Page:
Oliver Todd was a band leader and trumpet player. He was born in Kansas City in 1916, and was one the city’s most famous band leaders. He lead a band known as the Hottentots which included at various times Tiny Davies (trumpet) formerly with the International Sweethearts of Rhythm, Gene Ramey (string bass), Winston Williams (string bass), Bill Graham (alto sax) and later with Count Basie and Duke Ellington. He also was a friend of Charlie Parker. In 1992, he won the Kansas City Jazz Heritage Award. Oliver also was the leader of the Kansas City Jazz Septet + One, which, as it turns out, was the last band he played in before passing away.
After his death in 2001, he was for some time interred in an unmarked grave until The Coda Jazz Fund paid for a headstone for him.
Oliver Todd was remembered by a local musician, Luqman Hamza, who first played with Todd in 1951, said he always looked up to the man.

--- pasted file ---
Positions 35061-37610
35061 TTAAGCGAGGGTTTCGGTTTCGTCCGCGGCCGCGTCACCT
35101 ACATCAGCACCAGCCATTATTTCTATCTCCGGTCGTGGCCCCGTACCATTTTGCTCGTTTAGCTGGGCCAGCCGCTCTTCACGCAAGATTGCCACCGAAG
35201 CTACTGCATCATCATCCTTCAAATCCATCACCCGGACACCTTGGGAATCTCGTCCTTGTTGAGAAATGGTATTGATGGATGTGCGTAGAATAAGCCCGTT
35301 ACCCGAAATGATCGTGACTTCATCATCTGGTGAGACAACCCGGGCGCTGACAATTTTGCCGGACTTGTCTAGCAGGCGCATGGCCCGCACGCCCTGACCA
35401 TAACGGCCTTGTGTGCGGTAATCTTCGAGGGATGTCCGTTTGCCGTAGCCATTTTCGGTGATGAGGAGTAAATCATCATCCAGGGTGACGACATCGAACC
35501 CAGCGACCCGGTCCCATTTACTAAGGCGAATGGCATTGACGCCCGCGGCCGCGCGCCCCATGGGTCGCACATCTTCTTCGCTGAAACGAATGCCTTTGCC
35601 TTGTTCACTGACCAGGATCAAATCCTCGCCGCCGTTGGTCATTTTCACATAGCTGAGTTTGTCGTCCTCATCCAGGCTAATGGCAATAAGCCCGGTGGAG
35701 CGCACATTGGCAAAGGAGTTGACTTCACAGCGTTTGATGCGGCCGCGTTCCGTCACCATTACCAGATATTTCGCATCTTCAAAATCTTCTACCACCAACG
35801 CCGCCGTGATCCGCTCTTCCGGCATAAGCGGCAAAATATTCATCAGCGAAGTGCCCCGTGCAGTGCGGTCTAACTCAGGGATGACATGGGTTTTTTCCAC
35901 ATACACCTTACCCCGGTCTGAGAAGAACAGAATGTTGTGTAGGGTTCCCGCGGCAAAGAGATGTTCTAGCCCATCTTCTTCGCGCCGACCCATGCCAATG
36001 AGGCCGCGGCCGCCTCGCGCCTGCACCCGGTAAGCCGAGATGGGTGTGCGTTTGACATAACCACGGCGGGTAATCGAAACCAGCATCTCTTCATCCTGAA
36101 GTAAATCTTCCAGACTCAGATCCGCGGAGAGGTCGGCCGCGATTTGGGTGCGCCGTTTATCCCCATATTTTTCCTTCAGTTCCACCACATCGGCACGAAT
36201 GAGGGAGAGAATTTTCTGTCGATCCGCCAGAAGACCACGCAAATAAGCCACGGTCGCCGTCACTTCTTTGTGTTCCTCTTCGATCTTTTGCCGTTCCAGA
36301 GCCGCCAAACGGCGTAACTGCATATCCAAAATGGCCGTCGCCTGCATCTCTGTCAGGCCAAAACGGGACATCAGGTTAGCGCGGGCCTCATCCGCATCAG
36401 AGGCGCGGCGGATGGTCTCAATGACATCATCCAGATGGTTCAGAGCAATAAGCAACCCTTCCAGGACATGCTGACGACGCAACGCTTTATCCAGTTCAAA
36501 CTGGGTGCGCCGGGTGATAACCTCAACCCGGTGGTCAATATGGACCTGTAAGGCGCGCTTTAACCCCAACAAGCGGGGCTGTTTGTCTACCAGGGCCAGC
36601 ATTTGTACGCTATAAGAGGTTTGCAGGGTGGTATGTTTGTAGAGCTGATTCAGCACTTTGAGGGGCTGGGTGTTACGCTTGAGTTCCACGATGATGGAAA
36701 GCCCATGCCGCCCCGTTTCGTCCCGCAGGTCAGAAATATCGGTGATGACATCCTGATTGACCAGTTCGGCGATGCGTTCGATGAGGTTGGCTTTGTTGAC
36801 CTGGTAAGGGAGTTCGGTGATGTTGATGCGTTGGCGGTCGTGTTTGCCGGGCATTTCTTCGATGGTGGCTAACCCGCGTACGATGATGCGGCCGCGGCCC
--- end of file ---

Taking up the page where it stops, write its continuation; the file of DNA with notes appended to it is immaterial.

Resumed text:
“He was a mentor to many, many Kansas City musicians,” Hamza said. “He had a large repertoire in his head, and he could read an audience, play whatever it took to get them going. People may have come into a club feeling down, but when he was playing they left feeling alive.”
Hamza recalled one of the first times he played music with Todd and being transfixed by his light baritone voice. “He was singing ‘I’ve had my moments, I must confess. My fleeting moments of tenderness,’ “Hamza sang, softly, before Todd’s ceremony. “He could sing anything.”